Lenovo has been selling gaming PCs under the Lenovo Legion brand for years. More recently the company has begun dabbling in the mobile space with a line of Legion-branded smartphones, which are only sold in select markets.

Now there’s mounting evidence that Lenovo wants in on the handheld gaming PC space. According to a series of leaks from Windows Central, Windows Report, and @evleaks (Evan Blass), Lenovo could introduce a handheld called the Lenovo Legion Go as soon as September 1st and begin selling it in October for $799 and up. And, at least on paper, it looks like it could offer pretty good bang for the buck.

According to Windows Report, the Lenovo Legion Go will have an 8.8 inch, 2560 x 1600 pixel IPS LCD touchscreen display with a 144 Hz refresh rate and up to 500 nits brightness. It’s expected to be powered by the same AMD Ryzen Z1 Extreme processor found in the Asus ROG Ally. And it will have 16GB of LPDDR5X-7500 memory soldered to the mainboard and a user-replaceable M.2 2242 PCIe 4.0 SSD (Lenovo will allegedly offer models with 256GB, 512GB, or 1TB SSDs.

But what would really make the Legion Go unlike most handheld gaming PCs is that the controllers on either side of the display are detachable and there’s a kickstand on the back of the little computer. This lets you use it in a variety of different ways.

For example you could hold the gaming PC in two hands like a tablet. You could prop it up on a table while using the controllers wirelessly. Or you could position it next to your TV and run a cable to the big screen, allowing you to use the Legion Go like a console as well as on the go.

It’s not an entirely unique idea: the elephant in the room is the Nintendo Switch. But Dell showed a similar prototype a few years ago (which it never brought to market), and One Netbook’s ONEXPLAYER 2 handheld gaming PC also has detachable controllers (and a much higher starting price than the Switch or Legion Go).

This also isn’t the first time Lenovo has dabbled in the handheld space. A few years ago the company considered making an Android-powered console called the Lenovo Legion Play. I found some images hidden on the company’s website, and eventually a handful of prototypes were found in China. But the company never officially brought the Legion Play to market.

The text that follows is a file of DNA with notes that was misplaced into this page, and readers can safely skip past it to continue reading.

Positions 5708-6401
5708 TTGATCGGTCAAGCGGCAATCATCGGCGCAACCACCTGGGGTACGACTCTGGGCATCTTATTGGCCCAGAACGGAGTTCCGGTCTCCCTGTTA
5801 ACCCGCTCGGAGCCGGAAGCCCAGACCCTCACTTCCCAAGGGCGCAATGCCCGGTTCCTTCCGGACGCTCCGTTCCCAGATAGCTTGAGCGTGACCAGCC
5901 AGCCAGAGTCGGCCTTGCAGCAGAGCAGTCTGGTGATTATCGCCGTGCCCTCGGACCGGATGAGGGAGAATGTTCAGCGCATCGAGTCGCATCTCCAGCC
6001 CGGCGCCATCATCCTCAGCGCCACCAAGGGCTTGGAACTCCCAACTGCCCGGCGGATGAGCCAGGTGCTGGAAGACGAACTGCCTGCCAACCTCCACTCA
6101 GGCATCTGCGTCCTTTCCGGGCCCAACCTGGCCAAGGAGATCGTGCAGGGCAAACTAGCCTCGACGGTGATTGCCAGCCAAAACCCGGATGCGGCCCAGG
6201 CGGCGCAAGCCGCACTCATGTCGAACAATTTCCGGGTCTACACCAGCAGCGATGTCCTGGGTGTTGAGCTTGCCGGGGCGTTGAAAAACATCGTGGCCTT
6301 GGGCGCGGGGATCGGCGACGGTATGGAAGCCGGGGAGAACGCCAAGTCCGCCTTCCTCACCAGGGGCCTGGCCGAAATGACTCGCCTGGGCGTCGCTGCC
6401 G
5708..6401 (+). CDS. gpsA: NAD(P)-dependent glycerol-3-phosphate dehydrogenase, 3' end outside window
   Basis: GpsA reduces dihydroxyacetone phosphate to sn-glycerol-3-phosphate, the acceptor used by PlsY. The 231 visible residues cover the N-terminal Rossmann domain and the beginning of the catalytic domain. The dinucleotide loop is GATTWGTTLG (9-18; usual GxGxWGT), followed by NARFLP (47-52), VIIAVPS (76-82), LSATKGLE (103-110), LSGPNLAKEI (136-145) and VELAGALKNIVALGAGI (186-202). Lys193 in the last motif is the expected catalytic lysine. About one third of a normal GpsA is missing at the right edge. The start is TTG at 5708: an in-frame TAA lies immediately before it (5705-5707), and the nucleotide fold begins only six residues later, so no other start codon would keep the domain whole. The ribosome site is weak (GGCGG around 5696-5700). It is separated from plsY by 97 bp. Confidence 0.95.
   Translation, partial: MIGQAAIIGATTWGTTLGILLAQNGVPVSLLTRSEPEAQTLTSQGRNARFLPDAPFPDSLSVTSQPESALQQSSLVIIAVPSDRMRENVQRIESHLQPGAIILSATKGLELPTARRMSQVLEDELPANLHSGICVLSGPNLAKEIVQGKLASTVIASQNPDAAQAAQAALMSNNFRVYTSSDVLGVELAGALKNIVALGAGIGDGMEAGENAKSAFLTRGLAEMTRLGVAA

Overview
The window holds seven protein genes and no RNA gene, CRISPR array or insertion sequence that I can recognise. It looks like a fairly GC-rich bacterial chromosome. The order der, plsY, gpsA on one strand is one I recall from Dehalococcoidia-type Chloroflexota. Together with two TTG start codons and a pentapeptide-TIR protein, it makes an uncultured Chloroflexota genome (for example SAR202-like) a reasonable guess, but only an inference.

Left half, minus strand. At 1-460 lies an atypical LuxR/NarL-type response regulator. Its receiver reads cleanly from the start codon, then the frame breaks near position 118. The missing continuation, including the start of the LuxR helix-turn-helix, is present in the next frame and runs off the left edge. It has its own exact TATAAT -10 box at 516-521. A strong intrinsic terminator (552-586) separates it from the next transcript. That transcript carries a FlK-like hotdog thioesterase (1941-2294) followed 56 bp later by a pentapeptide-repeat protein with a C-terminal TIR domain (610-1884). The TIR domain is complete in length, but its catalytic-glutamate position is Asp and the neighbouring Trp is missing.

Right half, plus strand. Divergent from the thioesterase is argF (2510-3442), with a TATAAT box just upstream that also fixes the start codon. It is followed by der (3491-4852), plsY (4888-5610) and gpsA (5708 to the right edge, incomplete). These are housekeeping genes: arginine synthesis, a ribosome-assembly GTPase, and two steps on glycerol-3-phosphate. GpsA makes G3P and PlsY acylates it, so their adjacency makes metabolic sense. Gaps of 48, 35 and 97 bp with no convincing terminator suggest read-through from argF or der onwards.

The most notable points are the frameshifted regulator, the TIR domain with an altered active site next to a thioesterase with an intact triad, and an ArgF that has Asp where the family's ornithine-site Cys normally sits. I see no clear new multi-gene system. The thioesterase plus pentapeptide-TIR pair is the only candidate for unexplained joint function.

While Lenovo has yet to confirm that it’s looking to give things another try with a new model sporting an x86 processor and Windows software, last month Windows Central reported that Lenovo was working on a new device called the Legion Go, but this time it would be a Windows-powered handheld with an 8 inch display, and an AMD Ryzen 7040 series processor.

And this month Windows Report claims to have obtained specs and images of the handheld, which give us a much better idea of what to expect.

It’s probably a good idea to take all of the leaked specs and pictures with a grain of salt until Lenovo makes an official announcement, but if Windows Report’s sources are accurate, other things we can expect from the Legion Go include:

  • 49.2 Wh battery (plus 900 mAh batteries for the controllers)
  • 65W (20V/3.25A) USB-C charger
  • 2 x USB4 (w/DisplayPort 1.4 Alt mode and USB PD 3.0)
  • 1 x 3.5mm audio combo jack
  • 1 x microSD card reader
  • 2 x 2W stereo speakers
  • 2 x microphones
  • WiFi 6E
  • Bluetooth 5.2
  • Fan for active cooling

The game controllers are expected to include all the usual buttons, sticks, and triggers. But there’s also said to be a multitouch trackpad, mouse sensor, and mouse wheel for navigating Windows without an external keyboard or mouse. There are also customizable buttons on the grip, allowing you to assign functions for in-game usage.

Windows Report say the base module measures 210 x 131 x 20mm (8.3″ x 5.2″ x 0.8″) without the controllers attacked, and 299 x 131 x 41mm (11.8″ x 5.2″ x 1.6″) with the controllers. With controllers, the handheld weighs 854 grams (1.9 pounds), but if you detach the controllers, the center unit is just 640 grams (1.4 pounds).